from Wiktionary, Creative Commons Attribution/Share-Alike License.

  • adjective Not wetted


Sorry, no etymologies found.


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  • Also the sun, and the wind, and even the moon, took advantage of him when unwetted.

    Mary Anerley Richard Doddridge 2004

  • All the stale smells of the day before persisted — that of the medicaments on the shelves, of the unwetted dust on the roads, the sickly odour of malt from a neighbouring brewery.

    Australia Felix 2003

  • It is placed in the tile on the buri or cocoa-nut pipe, unwetted, and has a very acrid flavour.

    Personal Narrative of a Pilgrimage to Al-Madinah and Meccah 2003

  • Chaltiford admired their bravery even as he lusted for their blood, but his club remained unwetted by further bloodletting.

    The Dragons of Krynn Weis, Margaret 1994

  • But a wind came, and the unwetted bits on top flew away.

    Fortune's Favorites McCullough, Colleen, 1937- 1993

  • (Greek, unwetted, because drops of water roll off without wetting the leaves.) (1) COMMON MAIDENHAIR.

    The Fern Lover's Companion A Guide for the Northeastern States and Canada George Henry Tilton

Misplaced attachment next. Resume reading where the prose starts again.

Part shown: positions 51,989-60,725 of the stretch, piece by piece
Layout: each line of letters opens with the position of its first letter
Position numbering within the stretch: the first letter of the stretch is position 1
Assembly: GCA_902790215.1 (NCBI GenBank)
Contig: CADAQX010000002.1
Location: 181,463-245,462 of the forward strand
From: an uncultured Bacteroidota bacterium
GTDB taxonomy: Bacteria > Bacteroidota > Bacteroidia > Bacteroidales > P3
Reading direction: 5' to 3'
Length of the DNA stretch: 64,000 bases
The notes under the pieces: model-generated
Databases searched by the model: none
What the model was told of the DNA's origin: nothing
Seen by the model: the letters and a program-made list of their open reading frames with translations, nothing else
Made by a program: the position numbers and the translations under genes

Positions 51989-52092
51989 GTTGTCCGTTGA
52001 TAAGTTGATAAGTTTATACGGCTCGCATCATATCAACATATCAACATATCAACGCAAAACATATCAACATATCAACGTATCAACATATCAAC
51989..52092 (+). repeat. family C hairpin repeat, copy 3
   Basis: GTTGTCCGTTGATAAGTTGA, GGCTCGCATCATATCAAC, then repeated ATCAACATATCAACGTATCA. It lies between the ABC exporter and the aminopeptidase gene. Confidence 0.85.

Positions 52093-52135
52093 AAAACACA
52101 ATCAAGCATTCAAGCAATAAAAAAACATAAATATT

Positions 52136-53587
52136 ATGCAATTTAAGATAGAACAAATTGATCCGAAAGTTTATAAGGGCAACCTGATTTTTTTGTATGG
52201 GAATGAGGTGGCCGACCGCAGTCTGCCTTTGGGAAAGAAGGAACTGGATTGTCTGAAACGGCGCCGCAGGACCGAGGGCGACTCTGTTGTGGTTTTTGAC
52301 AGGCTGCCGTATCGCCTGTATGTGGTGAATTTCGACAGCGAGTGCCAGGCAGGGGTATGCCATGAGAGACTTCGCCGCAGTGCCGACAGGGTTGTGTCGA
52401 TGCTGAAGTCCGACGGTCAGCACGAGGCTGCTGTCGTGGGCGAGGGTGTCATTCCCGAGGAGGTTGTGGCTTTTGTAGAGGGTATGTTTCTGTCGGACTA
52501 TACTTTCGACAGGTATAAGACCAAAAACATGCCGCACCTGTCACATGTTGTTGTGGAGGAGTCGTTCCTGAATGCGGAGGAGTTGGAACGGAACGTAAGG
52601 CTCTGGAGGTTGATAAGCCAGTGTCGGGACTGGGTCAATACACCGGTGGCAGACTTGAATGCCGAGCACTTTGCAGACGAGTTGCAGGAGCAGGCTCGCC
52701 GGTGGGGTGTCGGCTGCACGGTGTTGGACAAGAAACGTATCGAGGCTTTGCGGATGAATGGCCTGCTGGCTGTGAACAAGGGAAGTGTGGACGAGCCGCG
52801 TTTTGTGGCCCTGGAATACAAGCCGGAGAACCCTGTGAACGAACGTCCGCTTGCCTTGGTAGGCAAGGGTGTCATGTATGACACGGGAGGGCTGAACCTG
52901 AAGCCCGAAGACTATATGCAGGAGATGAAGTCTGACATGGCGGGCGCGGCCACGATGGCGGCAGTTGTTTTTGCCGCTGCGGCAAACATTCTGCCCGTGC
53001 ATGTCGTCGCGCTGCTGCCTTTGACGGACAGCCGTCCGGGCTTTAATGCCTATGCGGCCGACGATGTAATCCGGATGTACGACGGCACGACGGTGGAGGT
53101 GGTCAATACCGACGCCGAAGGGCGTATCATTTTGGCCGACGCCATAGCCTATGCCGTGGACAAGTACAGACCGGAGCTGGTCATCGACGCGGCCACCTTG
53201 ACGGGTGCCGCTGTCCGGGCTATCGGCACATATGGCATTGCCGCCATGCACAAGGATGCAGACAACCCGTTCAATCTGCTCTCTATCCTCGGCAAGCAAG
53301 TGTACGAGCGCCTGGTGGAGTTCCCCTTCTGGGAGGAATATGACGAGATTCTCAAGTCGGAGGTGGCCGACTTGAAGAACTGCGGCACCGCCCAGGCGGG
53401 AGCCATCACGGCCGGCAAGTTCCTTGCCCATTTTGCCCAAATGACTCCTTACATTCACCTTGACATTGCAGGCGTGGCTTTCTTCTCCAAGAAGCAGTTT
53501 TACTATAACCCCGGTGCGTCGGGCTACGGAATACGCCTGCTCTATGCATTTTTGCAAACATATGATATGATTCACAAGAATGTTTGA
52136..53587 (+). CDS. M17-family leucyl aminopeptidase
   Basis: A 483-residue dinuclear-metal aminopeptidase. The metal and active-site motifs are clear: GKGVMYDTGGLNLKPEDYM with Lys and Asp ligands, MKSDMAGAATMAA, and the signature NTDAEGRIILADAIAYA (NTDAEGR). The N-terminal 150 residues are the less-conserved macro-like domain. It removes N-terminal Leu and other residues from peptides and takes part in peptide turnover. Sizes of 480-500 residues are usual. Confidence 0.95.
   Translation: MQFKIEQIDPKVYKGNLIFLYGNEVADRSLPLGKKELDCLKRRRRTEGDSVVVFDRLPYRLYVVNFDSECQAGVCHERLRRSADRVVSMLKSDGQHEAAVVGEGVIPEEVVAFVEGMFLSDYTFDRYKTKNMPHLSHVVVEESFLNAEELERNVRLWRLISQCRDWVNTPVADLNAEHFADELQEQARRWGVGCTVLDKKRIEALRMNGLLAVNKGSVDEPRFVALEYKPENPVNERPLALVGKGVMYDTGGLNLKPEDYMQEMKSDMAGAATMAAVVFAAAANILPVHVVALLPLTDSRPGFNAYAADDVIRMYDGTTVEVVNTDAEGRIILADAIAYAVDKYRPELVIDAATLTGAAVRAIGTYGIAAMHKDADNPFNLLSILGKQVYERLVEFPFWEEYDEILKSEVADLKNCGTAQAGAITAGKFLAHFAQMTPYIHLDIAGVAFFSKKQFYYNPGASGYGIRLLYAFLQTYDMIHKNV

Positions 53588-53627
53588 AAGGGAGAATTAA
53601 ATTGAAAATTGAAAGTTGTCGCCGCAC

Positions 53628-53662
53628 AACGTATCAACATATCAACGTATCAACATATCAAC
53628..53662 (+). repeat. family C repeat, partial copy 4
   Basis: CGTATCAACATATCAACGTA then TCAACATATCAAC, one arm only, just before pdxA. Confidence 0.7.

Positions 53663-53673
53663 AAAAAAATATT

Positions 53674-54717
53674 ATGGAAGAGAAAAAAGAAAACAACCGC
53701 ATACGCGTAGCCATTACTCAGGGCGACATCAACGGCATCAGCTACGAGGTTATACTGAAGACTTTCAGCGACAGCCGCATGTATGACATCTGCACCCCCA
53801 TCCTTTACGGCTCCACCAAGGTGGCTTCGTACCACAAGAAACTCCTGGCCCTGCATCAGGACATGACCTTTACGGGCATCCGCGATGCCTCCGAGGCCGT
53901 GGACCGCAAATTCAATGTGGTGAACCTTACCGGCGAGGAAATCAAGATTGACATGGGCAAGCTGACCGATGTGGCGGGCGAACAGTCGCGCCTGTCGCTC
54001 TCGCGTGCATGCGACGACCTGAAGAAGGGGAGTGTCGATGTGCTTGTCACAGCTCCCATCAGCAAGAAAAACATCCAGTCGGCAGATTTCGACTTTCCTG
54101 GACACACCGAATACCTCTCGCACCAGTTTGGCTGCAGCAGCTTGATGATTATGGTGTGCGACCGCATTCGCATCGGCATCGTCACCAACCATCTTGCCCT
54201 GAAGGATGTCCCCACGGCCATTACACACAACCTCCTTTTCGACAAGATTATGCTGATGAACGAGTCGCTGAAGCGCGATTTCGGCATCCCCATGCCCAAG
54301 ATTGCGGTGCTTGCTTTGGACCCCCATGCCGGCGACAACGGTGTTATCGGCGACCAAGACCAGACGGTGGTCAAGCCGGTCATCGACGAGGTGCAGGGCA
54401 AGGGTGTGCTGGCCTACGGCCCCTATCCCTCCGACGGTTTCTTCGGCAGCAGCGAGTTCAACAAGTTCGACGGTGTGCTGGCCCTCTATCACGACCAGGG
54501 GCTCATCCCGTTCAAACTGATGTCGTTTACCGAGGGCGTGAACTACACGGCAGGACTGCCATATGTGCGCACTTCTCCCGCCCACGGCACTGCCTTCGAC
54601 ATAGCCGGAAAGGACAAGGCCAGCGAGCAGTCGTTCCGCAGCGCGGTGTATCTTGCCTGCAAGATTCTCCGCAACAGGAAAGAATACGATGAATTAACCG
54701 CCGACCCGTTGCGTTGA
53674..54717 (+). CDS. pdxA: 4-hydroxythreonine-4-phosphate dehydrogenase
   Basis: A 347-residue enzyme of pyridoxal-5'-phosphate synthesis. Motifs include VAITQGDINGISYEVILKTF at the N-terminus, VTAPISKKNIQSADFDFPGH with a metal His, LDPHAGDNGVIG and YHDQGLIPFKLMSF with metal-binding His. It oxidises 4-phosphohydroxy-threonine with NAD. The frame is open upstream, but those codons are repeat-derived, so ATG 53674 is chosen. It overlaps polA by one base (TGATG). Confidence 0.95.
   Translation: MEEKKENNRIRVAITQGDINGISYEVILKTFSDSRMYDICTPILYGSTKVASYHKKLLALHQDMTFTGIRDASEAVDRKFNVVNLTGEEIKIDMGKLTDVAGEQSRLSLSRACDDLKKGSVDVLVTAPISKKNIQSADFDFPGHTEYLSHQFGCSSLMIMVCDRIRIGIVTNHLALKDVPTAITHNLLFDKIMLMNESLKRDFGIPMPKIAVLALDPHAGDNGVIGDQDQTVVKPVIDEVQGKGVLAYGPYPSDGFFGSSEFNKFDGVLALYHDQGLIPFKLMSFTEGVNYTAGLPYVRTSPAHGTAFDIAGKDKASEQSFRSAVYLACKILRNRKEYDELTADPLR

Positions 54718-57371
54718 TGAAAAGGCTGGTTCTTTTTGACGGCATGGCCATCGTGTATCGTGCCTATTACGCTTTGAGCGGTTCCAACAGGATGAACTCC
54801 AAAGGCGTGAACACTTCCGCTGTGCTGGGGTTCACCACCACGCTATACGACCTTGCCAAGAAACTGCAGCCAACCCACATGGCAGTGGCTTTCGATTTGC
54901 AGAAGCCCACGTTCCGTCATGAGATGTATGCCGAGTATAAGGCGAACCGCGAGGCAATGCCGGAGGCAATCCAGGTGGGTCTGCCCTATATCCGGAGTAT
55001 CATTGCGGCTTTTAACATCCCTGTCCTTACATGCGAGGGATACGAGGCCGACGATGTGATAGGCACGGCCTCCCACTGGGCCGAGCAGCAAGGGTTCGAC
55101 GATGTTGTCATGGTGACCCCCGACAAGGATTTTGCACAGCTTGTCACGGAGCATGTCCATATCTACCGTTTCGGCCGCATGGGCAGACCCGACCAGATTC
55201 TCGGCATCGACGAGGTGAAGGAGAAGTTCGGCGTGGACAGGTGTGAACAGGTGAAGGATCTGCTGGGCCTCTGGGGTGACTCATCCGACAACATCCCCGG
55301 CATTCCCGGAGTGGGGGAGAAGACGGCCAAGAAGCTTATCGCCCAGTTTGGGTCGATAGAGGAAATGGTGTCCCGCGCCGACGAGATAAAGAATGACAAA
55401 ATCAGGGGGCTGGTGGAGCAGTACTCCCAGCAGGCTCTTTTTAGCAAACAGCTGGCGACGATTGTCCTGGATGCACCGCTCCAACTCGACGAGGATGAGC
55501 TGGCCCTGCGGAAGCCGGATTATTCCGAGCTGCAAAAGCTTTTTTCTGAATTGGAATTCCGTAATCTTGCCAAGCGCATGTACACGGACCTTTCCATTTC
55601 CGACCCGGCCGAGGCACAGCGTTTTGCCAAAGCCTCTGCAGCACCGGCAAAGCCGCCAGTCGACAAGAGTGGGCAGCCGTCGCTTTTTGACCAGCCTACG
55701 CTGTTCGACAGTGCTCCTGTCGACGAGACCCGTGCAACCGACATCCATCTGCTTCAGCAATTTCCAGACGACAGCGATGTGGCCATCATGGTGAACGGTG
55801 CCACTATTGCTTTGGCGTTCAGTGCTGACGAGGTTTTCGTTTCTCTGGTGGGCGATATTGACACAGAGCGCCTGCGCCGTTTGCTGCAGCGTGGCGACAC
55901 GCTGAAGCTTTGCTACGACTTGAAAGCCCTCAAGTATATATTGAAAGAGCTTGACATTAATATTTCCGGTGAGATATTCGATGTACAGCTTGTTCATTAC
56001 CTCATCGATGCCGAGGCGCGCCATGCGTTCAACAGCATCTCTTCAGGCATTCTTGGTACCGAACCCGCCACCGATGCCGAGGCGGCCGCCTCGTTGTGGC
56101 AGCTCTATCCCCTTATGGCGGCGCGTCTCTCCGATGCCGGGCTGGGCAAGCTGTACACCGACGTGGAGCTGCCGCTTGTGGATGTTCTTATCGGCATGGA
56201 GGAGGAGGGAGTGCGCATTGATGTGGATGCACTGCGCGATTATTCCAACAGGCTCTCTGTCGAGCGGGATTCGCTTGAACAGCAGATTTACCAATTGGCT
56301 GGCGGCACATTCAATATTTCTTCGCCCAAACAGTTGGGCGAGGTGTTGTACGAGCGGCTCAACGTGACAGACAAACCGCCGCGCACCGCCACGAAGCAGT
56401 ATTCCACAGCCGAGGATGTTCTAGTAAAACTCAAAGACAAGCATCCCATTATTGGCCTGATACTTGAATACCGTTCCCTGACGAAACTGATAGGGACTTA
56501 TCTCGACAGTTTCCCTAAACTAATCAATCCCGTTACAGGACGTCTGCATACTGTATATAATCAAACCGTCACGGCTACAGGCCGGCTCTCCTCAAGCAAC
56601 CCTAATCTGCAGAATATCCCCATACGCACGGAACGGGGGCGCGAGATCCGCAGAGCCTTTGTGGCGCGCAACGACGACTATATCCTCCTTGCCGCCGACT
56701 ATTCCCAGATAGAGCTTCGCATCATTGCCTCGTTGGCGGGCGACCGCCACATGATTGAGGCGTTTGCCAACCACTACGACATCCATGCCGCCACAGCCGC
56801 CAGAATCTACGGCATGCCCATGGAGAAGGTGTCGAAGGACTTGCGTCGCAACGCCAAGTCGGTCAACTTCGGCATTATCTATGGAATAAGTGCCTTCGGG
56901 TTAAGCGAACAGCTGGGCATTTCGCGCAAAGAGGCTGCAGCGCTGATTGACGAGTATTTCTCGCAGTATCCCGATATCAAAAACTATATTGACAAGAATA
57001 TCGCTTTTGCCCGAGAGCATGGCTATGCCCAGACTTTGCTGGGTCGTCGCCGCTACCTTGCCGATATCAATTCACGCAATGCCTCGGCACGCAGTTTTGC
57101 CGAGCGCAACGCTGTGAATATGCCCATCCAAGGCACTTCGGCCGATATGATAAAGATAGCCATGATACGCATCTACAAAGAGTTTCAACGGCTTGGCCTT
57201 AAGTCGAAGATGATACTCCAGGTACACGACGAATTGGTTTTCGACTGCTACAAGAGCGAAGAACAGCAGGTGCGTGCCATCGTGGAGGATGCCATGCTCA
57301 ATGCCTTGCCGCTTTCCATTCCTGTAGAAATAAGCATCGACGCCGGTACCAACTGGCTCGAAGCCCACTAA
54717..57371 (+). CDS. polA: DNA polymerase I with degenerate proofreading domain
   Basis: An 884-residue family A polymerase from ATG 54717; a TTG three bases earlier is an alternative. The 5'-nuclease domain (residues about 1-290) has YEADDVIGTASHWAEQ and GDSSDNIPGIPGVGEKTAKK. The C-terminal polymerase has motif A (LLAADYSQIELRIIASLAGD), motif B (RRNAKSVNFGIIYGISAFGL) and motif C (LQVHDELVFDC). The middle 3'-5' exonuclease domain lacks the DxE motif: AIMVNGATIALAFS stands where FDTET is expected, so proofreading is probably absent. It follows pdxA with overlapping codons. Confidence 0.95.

• William snatched it from him; seized the jug of ice water, the common property of the occupants, soused one corner of the handkerchief, and calmly, but vigorously, wiped his face with it, using the unwetted portion to dry his visage.

    William Adolphus Turnpike William Banks

  • Indeed, there was always something more than human in her loveliness, though, to be frank, it savored less of chilling paradisial perfection than of a vision of some great-eyed queen of faery, such as those whose feet glide unwetted over our fen-waters when they roam o 'nights in search of unwary travellers.

    The Line of Love Dizain des Mariages James Branch Cabell 1918

  • For it was plain that the ashes, if unwetted, might ultimately have been blown away by the wind.

    South Wind Norman Douglas 1910

  • The leadsman of the Santa Maria, who has been finding no bottom with his forty-fathom line, suddenly gets a sounding; the water shoals rapidly until the nine-fathom mark is unwetted, and the lead comes up with its bottom covered with brown ooze.

    Christopher Columbus and the New World of His Discovery — Complete Filson Young 1907


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